A Bear Named Puppy
By: Koorino Megumi
This fic was written for my great friend Jchan for her birthday! It takes place after the series, but it only has spoilers through episode 25. Special thanks to Ginger Ninja for her beta help!
"Ooh hey, what's this?"
Nineteen-year-old Elysia Hughes carefully began to pull the furry object from the depths of the large, dusty brown box on the attic floor before her, using her hands to gently work it out from under piles of other keepsakes of all types. The frame of a picture clanked against a tiny, messily-beaded bracelet as she did so, and she paused to avoid hurting either before giving one last tug to free the large stuffed teddy bear.
The bear was covered in short brown hair that was more fuzz than fur. It was spotty in various places, clearly displaying the love that it had been given. A large pink ribbon was still tied around its neck, though there were several dark stains on it, the color was very faded, and the ends were badly frayed. One of the bear's two dark eyes had stitches next to it, showing where it had been sewn back on, and there was a hole above one arm where bits of stuffing were leaking out.
Elysia heard her mother's breath give a little catch behind her at the sight of the item, and she studied the bear a bit more before turning to the woman. "What is it?"
"Don't you remember Puppy?" her mother asked, her gaze fixed on the toy, gray eyes filled with a painful nostalgia as she stared.
"Puppy?" Elysia ventured, lip curling a bit with a smile, "What kind of name is that for a bear?"
Gracia's lips curved into a faint smile as well, laughter mingling with the sadness in her eyes. "You named him that. You were still very little and couldn't say many words yet. And your father..." Her voice hitched a bit, and Elysia stopped her examination of the bear, watching the woman with a lump in her throat. Gracia continued. "Your father heard you call him 'Puppy,' and...as always, he said that you were so smart, that he looked just like a Puppy and it was the perfect name."
Elysia looked back down at the supposed dog. "That's a silly thing to say," she murmured, though her tone held no reproach. More than anything, it was laced with curiosity.
Her mother was silent for a moment, but then she commented, "He did a lot of 'silly' things." There was another slight hesitation. "We loved him very much for it."
Elysia frowned, brushing some dust off the bear's face. "I don't understand, Mom."
Gracia glanced at her daughter, also frowning, but her expression was a response to the sound of frustration in her daughter's tone. "Understand what?"
"Dad! I mean..." The girl chewed her lip, looking back up at her mother. "I hear all the time about how much we loved him and how great he was. And I'm sure he was, but...how do I know? I know I said I wanted to see this stuff, but...I was really hoping to find something. Instead, this..." She gestured at the bear. "A bear named Puppy. A gift from him, right? But it's been sitting in this chest so long that I don't even remember it! I hardly remember anything about him. Just him saying good-bye and going to work. Just that he worked a lot! That's all. And what does that say?"
Gracia was silent for a moment in surprise, just watching her daughter as the girl, tense, her expression frustrated, expecting, hopeful, upset--a whole range of emotions--waited for her response, eyes locked on the woman, telling her that she couldn't avoid this. When Gracia finally did respond, the woman's voice was soft--and a touch sad. "So that's why you wanted to do this..." she started. Then, after a deep breath, "You put the bear away because you said Puppy should always stay with Daddy." And finally, with regret, "Haven't we always talked about him? What do you want to know about him so much?"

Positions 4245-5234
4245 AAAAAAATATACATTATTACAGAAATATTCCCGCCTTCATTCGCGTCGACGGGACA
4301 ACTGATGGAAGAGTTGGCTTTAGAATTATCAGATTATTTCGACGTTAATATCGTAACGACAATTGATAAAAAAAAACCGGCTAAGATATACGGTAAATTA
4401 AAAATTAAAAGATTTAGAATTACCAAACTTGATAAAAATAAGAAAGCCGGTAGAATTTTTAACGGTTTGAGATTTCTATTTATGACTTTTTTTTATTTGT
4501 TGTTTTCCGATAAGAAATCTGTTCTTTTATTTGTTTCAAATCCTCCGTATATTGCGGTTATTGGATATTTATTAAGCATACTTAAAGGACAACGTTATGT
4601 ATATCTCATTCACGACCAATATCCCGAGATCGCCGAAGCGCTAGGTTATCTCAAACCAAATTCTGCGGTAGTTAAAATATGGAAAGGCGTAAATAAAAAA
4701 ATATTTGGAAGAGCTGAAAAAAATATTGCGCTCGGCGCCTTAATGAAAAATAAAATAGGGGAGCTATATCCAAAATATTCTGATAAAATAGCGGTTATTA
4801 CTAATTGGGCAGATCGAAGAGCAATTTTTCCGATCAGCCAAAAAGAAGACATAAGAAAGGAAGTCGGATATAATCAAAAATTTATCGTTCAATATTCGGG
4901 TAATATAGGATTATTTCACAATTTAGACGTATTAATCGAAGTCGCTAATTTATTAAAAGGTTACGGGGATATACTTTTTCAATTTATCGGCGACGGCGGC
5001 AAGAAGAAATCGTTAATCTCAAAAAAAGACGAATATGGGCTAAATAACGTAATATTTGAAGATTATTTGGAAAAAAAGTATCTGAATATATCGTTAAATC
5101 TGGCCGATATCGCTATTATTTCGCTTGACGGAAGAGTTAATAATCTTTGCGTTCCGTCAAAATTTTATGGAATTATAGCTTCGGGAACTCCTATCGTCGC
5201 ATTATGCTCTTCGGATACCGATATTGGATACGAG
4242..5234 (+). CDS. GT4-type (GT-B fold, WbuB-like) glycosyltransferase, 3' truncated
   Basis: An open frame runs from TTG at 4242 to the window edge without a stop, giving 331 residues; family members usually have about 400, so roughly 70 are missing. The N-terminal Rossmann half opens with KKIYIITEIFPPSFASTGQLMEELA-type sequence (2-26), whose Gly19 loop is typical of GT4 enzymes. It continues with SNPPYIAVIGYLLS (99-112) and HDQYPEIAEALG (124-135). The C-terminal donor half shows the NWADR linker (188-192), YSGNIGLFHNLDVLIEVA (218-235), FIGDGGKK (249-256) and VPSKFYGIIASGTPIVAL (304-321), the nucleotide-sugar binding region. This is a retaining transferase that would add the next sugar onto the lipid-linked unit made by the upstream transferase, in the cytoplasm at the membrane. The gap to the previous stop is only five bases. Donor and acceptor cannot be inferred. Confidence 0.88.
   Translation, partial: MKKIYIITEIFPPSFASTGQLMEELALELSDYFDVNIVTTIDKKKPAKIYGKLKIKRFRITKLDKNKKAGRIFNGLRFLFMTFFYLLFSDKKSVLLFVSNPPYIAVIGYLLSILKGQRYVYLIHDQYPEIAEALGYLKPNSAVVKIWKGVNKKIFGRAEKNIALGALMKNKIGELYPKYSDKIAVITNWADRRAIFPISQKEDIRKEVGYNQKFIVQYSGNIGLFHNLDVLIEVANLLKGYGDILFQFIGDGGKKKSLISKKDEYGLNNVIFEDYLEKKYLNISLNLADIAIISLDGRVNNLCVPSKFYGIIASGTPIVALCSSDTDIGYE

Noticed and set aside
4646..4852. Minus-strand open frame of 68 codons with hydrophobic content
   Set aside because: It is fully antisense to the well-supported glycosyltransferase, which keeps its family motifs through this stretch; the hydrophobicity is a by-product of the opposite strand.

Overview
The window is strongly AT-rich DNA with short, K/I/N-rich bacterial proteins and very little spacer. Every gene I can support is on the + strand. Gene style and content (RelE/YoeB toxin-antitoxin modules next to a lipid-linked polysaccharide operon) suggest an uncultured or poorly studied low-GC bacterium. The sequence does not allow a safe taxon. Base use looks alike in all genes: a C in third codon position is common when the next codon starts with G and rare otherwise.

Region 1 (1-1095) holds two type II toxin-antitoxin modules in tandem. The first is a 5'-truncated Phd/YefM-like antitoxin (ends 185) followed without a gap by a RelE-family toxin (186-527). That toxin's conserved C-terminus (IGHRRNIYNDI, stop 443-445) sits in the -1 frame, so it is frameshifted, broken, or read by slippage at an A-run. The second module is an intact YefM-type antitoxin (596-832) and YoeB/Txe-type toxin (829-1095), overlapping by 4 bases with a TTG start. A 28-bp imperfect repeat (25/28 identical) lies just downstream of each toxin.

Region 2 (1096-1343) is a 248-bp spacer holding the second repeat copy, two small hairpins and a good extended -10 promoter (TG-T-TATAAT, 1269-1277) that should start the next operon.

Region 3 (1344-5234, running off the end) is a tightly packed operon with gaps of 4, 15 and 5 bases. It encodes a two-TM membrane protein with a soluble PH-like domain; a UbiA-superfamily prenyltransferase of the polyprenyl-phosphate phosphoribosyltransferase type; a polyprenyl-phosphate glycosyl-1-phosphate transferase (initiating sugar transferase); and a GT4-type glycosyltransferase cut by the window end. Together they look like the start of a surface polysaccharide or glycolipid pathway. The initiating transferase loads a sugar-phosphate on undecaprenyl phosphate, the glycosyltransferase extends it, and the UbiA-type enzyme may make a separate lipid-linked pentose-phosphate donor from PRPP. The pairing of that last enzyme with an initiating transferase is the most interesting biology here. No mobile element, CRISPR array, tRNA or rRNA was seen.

Elysia was now caught off-guard, blinking in surprise. She didn't say anything at first, instead looking down at the bear again. She knew that she wanted to know more about her father; that was why she was up here, after all. But...what in the world was she supposed to ask? When she thought about it, there was only one question that came to mind. And it was a question that she had known for a long time but had never dared to speak aloud...
But if I don't say it now, when will I ever get another chance?
"I want to know why," she replied quietly, glancing up at her mother, though she hesitated to do so. "I want to know why work came first...that time."
She heard Gracia let out a faint gasp, watched as the woman's eyes widened and tiny flecks of wetness materialized on their bottom rims. Seeing that, she almost regretted the question, but there was no taking it back now, so there was no point in beating herself up about it.
And her mother wasn't one to go back on her word, either. She brought up a hand to brush at her eyes, but then she pursed her lips in thought and said quite calmly, "There's someone who can answer that question much better than I can."
Elysia blinked at her in curiosity. "Who?"
If Roy had been expecting anyone to show up at his house that day, it was most definitely not Elysia Hughes. In fact, she surprised him so badly that he couldn't help standing in the doorway staring at her for the briefest of moments before he got over his shock enough to take a step back and invite her in.
"Something to drink?" he asked as he ushered her into the living room of his and his wife's small house.
She sat down on the couch at his indication, a bit stiffly, and shook her head. "No, thanks." He sat across from her, watching as she looked curiously around the room, noticing her eyes settle on the photos on a table off to the side. "That's..."
He frowned, clearing his throat softly to avoid the sentimental turn the conversation seemed to be about to take. "Was there something that you needed from me, Elysia-san?"
She turned from the photos and back to him. "I had a question," she admitted. Her voice was firm, and there was a glint in her eyes that reminded Roy very much of a certain other person, on the rare occasions that he was made serious by something. "Can I look at...?" She stood up and headed over to the table before Roy had even opened his mouth to respond.
There was obviously no stopping her, so Roy settled for standing and coming up to stand behind her as she leaned over the little table, first studying a large picture of an enormous group of people in blue uniforms before she picked up a smaller one, closer up, that focused on only two.